Somatosensory response properties of contralaterally projecting spinothalamic and nonspinothalamic neurons in the second cervical segment of the cat

M. V. Smith, A. V. Apkarian*, C. J. Hodge

*Corresponding author for this work

Research output: Contribution to journalArticlepeer-review

39 Scopus citations

Abstract

The upper cervical spinal cord contains over one-third of the cells of the spinothalamic tract (STT). This study investigated response properties of contralaterally projecting STT neurons in C2 of the cat by the use of single-unit, microelectrode recordings. Standard antidromic stimulation and collision techniques were used to identify STT units projecting to the contralateral thalamus. Once an STT unit was found, its receptive field (RF) and responses to cutaneous stimuli such as touch, pressure, deep muscle squeeze, tap, noxious pinch, and heat were characterized. C2 units that were not activated from the contralateral thalamus (non-STT units) were also characterized. The locations of thalamic stimulation electrodes and spinal recording sites were reconstructed from electrolytic lesions. A total of 48 STT and 68 non-STT units were well characterized. RF sizes were classified as small, intermediate, large, or whole body. Each unit was also classified as having one of two possible response types: simple units were those with homogeneous responses within the RF and were classified as low threshold (LT), high threshold (HT), wide dynamic range (WDR), deep, or tap. Complex units were those that responded differently in different regions of the RF. The average depth of non-STT units subdivided by RF size was 2.1 ± 0.6 (SD) mm for cells with small RFs, 2.4 ± 0.8 mm for cells with intermediate RFs, 2.8 ± 0.3 mm for cells with large RFs, and 2.7 ± 0.5 mm for cells with whole-body RFs. The average depth of non-STT units based on response type was 2.0 ± 0.5 mm for LT, 2.3 ± 0.7 mm for HT, 2.1 ± 0.7 mm for WDR, 2.6 ± 0.9 mm for deep, 2.6 ± 0.5 mm for tap, and 2.4 ± 0.2 mm for complex. A somatotopic organization along the rostrocaudal length of C2 and upper C3 was observed for non-STT units with small- and intermediate-size RFs. The average distance of the recording sites from the rostralmost dorsal rootlet of C2 was 3.8 ± 2.1 mm for units with RFs on the face, 7.1 ± 4.3 mm for units with RFs on the neck, and 11.9 ± 5.1 mm for units with RFs on the forelimb. The average threshold for antidromic activation of STT units was 175 ± 120 μA. Most C2 STT units were activated from the ventroposterior region of the thalamus. Within the ventroposterior region, significantly more STT units were activated from electrodes within AP levels of 7.5-8.5 than from more anterior electrodes. Moreover, units with simple responses and small or intermediate RFs were usually activated from thalamic electrodes located posteriorly and laterally, whereas those with whole-body RFs tended to be activated from electrodes located either anteriorly or medially. Forty-eight percent of STT units with cutaneous RFs were classified as having large or whole-body RFs. In comparison, only 9% of non-STT units had large or whole-body RFs. Bilateral RFs were found in 55% of STT units, but in only 10% of non-STT units. Complex type responses were found in 29% of STT units compared with only 4% of non-STT units. Responses to noxious stimuli were seen in 45-56% of STT units and 34-38% of non-STT units. No cutaneous RF could be demonstrated for 17 of the STT units (these unresponsive STT units are not included in the above calculations). Of the 64 non-STT units with simple responses, 50% were LT, 11% were HT, 19% were WDR, 9% were deep, and 11% were tap. Of the 22 STT units with simple responses, 18% were LT, 27% were WDR, 27% were deep, and 27% were tap. The results of this study demonstrate a striking difference between non-STT and contralaterally projecting STT units within C2. It therefore seems likely that STT neurons in C2 serve a function beyond processing and relaying local, segmental information from the spinal cord. Rather, upper cervical STT neurons appear to process and relay information from widespread areas of the body to the thalamus. It is also likely that C2 STT and non-STT neurons play important, although distinct, roles in processing nociceptive information.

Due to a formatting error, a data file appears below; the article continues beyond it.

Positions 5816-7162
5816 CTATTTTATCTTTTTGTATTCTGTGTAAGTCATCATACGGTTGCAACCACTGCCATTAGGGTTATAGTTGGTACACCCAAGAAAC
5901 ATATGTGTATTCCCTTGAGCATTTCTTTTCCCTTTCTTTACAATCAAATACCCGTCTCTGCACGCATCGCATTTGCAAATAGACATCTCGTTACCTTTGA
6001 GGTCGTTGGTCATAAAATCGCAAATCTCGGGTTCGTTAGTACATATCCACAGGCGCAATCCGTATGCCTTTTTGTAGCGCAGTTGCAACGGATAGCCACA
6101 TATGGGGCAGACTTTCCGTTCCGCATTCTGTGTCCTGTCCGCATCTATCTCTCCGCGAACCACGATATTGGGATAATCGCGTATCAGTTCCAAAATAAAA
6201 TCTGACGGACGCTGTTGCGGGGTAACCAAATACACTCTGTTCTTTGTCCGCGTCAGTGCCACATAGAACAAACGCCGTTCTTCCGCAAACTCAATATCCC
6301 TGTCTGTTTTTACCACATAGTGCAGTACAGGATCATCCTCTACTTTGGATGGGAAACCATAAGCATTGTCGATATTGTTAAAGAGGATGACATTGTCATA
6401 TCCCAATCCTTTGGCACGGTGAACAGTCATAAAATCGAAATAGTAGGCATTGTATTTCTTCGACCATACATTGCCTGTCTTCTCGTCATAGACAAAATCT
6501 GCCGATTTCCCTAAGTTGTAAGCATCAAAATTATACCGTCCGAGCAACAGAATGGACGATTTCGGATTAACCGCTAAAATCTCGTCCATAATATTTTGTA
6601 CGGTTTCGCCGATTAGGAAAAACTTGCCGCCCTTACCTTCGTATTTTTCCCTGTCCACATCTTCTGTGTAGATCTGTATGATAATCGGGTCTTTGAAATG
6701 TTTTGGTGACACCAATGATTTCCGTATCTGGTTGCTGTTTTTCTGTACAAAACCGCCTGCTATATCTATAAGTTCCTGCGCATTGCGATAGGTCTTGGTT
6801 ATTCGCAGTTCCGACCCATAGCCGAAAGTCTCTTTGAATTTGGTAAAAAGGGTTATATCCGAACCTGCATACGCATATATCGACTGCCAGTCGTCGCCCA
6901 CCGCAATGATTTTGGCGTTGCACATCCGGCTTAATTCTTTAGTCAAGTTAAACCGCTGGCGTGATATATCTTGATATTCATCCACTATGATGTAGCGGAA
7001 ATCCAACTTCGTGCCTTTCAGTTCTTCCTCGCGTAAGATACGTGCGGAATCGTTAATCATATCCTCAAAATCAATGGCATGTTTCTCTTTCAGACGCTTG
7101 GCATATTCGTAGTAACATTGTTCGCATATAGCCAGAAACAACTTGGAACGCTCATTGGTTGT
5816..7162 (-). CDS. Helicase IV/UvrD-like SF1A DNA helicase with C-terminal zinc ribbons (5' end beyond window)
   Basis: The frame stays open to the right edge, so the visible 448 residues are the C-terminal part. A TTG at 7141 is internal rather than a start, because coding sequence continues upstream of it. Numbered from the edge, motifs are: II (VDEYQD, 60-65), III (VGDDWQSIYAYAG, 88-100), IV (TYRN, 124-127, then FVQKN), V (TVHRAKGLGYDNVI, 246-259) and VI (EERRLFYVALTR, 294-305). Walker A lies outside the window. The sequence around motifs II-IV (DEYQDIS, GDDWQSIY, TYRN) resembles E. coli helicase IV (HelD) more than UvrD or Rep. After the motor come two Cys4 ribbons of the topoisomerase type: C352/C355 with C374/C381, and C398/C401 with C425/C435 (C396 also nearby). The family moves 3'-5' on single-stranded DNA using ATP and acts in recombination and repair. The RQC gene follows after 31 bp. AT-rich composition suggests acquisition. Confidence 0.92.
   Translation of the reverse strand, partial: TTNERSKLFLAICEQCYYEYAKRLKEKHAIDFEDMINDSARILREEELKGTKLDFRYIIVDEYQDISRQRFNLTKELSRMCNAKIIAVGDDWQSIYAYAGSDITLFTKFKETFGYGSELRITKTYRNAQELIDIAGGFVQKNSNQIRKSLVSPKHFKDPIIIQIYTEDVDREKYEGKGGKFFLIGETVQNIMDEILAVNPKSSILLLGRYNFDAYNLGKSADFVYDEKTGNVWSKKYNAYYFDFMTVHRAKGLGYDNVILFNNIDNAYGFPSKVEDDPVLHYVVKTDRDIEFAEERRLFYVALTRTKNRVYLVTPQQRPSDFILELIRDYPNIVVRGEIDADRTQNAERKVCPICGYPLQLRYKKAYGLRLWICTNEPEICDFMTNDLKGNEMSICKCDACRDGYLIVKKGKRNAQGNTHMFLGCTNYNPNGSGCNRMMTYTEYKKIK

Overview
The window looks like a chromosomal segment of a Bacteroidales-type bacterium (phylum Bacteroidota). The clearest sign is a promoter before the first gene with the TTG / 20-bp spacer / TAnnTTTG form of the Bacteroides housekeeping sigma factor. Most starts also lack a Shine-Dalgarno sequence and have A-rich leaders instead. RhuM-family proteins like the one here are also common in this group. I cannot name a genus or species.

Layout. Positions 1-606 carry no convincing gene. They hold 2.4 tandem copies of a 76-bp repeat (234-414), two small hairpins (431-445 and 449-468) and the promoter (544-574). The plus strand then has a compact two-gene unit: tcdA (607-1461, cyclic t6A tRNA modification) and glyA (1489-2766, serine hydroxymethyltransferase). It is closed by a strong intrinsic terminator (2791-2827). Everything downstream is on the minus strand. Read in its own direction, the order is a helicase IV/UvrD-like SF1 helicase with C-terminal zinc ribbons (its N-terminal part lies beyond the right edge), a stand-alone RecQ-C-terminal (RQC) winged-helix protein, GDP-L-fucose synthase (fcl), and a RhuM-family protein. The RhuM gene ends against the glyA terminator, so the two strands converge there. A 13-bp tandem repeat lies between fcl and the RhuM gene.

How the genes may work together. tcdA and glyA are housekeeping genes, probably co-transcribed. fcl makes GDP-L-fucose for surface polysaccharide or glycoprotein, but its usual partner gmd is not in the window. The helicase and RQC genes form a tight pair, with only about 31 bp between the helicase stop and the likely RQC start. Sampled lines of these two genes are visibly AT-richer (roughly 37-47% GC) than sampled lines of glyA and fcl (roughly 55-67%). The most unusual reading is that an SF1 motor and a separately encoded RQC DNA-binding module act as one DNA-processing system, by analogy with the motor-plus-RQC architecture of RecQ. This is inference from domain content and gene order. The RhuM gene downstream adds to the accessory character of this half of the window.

Original languageEnglish (US)
Pages (from-to)83-102
Number of pages20
JournalJournal of neurophysiology
Volume66
Issue number1
DOIs
StatePublished - 1991

ASJC Scopus subject areas

  • Neuroscience(all)
  • Physiology

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